Interestingly, throughout history, major religious buildings were built to be as high as possible. Even today, the height of skyscrapers is a show of power and an object of national pride. Sumerians were way more advanced than the indigenous people of the lands they migrated to, so pyramids were not a show of power towards others but a way to worship their sky god.
Pyramids were probably the only way for them to go as high as possible, but there is another major indication for the significance of the pyramid shape to Sumerians!
We know that the trail of ziggurats by themselves prove the main direction and the general area from which Sumerian people came from and establishes their ancestral home as Central Asia—a vast geographic area with steppes, lakes, and mountain ranges. The fact that Sumerians came from Central Asia was one of the evidences for Ataturk's sun language theory. We also know people by the name Subar and Kenger (Kenger is what Sumerians called their land) historically have lived in Central Asia and Iran for thousands of years.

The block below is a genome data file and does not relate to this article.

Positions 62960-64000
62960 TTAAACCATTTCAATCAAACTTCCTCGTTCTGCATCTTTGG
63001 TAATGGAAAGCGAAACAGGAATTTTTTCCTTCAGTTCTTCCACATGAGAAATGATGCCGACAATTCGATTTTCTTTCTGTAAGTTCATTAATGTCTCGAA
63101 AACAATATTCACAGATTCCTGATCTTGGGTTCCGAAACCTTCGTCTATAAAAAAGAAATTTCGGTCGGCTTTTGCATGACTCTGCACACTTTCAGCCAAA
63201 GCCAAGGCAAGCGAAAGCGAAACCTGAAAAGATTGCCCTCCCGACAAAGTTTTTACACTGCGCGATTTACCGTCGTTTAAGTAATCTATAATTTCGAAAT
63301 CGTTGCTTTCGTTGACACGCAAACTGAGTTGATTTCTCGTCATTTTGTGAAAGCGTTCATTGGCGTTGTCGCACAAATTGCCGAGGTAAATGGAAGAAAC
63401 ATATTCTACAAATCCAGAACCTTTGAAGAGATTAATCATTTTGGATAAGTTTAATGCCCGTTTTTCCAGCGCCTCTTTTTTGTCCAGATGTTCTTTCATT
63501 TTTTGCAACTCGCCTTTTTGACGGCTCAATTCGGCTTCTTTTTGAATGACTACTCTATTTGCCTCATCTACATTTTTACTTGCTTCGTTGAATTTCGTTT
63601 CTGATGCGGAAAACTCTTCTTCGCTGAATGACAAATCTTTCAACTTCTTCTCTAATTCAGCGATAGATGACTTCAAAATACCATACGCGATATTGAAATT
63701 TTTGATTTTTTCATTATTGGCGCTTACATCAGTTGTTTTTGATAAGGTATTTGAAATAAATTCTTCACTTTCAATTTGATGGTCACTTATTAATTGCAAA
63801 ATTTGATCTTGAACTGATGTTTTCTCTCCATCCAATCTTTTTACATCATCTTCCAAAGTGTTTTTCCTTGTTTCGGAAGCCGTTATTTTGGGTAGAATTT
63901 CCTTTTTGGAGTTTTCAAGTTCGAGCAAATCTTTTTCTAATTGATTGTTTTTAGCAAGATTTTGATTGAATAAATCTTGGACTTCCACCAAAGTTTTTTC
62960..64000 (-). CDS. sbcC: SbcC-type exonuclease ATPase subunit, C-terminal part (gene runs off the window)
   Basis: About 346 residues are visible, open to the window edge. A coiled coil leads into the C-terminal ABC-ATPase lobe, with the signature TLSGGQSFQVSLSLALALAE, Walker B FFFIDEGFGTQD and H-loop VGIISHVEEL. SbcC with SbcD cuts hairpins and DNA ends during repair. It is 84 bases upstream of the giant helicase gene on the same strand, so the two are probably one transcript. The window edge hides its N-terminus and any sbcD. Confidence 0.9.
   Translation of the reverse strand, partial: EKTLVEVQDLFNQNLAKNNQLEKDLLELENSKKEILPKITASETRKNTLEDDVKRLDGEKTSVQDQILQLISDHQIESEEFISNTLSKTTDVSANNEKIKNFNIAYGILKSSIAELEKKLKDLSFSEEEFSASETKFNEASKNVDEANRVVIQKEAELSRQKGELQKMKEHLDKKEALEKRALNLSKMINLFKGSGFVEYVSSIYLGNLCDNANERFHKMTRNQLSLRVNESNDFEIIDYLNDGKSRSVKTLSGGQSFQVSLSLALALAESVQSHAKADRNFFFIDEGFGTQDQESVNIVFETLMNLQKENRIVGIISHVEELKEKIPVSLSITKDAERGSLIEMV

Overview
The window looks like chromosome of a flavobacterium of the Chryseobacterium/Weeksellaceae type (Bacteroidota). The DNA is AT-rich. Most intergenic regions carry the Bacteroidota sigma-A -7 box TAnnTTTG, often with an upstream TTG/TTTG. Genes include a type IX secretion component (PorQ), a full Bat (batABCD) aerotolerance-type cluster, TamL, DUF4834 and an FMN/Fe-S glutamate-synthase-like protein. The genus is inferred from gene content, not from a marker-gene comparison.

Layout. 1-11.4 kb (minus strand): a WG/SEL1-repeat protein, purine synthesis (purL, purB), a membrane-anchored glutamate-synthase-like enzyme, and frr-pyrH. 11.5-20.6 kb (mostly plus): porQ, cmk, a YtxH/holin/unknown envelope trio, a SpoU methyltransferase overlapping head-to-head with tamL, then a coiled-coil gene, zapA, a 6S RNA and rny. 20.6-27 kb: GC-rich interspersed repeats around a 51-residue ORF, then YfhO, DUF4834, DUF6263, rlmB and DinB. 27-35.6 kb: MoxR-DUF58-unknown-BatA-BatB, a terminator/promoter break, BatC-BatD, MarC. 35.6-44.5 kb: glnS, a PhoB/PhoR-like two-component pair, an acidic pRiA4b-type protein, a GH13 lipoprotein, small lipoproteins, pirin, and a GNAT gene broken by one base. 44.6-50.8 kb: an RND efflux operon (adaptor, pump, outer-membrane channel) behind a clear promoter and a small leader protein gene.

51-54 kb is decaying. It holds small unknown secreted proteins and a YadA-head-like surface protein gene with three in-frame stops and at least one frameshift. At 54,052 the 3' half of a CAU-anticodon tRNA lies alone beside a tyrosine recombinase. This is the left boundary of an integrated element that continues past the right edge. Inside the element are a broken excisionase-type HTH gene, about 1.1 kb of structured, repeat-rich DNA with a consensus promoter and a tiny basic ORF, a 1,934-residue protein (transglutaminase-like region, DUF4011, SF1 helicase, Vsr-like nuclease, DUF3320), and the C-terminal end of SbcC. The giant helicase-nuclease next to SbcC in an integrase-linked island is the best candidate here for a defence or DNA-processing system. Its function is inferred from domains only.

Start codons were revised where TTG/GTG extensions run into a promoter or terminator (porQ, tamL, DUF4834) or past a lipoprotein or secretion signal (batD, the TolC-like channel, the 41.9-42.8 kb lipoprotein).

Since the origins of the pyramids in Egypt and Sumer have been found, their shape can be explained by comparing the cultural and religious role of mountains among Siberian Turks and the role of ziggurats in Sumerian society. Let us also note that Russian and Soviet researchers as well as Hungarian scholars have started and/or contributed greatly to research in Turkic people's history, mythology, and Turkology in addition to European scholars since the 18th century.
Written proofGoddess of war and love Inanna's descent into the netherworld is the earliest of the Sumerian myths that we know from cuneiform tablets.